Carbon nanotubes (CNT) are nanometer-scale sized tube-shaped molecules having the structure of a graphite molecule rolled into a rube. A nanotube can be single-walled or multi-walled, dependent upon conditions of preparation. Carbon nanotubes typically are electrically conductive and mechanically strong and stiff along their length. Nanotubes typically also have a relatively high aspect ratio (length/diameter ratio). Due to these properties, the use of CNTs as reinforcements in composite materials for both structural and functional applications would be advantageous.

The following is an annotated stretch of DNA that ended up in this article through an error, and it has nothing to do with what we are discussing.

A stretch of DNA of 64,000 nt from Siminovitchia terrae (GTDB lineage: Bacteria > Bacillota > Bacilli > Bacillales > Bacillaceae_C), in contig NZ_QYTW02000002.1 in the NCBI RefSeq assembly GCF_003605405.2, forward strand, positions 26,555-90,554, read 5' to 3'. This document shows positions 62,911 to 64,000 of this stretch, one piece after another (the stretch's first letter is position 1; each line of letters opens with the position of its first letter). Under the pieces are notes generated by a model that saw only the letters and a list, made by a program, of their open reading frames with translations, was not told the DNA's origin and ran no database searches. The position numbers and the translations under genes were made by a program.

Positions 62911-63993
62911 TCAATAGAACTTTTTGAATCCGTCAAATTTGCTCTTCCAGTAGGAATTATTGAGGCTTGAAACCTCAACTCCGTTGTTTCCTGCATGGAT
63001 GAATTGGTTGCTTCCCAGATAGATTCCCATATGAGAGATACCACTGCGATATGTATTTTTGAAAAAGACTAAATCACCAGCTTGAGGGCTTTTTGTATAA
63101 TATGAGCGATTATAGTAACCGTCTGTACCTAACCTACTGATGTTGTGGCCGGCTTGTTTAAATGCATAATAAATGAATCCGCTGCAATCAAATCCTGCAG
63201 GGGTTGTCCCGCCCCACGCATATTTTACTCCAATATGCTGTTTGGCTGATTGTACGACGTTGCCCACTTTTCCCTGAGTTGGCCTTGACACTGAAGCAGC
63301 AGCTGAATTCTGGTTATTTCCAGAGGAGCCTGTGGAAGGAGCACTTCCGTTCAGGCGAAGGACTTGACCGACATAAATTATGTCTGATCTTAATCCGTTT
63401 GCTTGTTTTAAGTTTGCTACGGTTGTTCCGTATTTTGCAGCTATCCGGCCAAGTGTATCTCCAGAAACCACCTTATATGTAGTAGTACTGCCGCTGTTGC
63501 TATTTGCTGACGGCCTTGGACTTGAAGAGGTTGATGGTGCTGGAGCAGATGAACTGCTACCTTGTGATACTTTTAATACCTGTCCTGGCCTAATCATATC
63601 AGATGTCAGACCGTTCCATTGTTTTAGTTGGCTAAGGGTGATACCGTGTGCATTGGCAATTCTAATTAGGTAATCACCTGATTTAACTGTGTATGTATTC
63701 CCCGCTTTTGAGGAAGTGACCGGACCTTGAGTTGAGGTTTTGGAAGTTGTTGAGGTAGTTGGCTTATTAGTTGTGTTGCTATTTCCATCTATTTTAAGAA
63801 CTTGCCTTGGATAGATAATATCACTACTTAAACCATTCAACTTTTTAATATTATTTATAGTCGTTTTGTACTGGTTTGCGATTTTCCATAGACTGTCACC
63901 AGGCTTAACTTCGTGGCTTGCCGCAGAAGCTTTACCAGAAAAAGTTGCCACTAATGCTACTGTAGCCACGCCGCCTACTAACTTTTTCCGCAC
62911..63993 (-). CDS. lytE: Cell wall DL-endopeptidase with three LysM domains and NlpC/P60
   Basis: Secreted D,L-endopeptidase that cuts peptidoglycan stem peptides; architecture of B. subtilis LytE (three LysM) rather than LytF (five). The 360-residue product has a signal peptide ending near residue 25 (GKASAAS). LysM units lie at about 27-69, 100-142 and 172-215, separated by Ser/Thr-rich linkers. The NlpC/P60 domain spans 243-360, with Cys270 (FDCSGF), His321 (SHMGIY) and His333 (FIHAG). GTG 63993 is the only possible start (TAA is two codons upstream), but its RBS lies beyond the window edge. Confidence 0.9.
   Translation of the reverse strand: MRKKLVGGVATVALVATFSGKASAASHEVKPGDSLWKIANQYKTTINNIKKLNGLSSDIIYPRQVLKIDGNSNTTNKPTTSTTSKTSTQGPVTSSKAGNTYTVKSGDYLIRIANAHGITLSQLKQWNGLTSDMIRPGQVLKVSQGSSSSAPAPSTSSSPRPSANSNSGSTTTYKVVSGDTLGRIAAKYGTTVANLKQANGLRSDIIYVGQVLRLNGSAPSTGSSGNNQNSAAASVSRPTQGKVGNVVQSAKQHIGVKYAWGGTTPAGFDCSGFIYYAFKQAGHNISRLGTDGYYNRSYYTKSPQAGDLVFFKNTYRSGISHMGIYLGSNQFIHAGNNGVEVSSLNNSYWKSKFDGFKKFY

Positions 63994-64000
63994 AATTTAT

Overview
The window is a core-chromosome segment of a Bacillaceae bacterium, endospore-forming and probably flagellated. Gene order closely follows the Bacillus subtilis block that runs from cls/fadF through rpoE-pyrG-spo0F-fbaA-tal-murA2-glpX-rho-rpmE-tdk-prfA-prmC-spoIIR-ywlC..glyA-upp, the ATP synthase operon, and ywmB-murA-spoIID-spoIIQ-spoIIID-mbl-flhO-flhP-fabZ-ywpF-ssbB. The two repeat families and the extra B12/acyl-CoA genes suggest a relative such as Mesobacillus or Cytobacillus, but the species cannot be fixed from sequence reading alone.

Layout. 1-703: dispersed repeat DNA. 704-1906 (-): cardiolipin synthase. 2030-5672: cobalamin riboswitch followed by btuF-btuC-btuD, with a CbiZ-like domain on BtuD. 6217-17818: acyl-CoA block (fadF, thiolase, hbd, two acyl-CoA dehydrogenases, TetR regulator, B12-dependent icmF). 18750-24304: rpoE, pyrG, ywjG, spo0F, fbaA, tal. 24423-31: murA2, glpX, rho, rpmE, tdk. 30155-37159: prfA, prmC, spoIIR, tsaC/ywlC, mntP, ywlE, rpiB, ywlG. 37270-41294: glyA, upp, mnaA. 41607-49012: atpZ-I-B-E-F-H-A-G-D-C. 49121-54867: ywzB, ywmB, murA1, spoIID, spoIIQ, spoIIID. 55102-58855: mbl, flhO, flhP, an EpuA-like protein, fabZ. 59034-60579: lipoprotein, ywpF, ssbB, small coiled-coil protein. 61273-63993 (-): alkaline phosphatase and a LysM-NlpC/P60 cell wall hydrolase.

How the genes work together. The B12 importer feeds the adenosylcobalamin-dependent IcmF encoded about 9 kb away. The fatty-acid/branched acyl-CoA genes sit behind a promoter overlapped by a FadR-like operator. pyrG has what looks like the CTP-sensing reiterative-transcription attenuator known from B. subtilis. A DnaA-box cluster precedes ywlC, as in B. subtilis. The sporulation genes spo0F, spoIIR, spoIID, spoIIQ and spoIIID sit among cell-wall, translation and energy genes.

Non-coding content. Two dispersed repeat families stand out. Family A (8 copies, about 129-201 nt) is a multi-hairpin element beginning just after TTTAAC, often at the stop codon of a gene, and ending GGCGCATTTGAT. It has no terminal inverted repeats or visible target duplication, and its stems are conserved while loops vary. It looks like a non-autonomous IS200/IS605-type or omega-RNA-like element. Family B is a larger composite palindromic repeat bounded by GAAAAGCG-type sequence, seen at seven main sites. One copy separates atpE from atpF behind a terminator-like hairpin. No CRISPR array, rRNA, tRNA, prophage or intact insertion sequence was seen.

However, there are several drawbacks associated with carbon nanotube-reinforced composites. First, CNTs are known to be extremely expensive due to the low yield and low production and purification rates commonly associated with all of the current CNT preparation processes. The high material costs have significantly hindered the widespread application of CNTs. Second, it is well-known in the field of composites that the reinforcement fiber orientation plays an important role in governing the mechanical and other physical properties of a composite material. However, CNTs tend to form a tangled mess resembling a hairball, which is difficult to work with. This and other difficulties have limited efforts toward realizing a composite material containing well-dispersed CNTs with preferred orientations.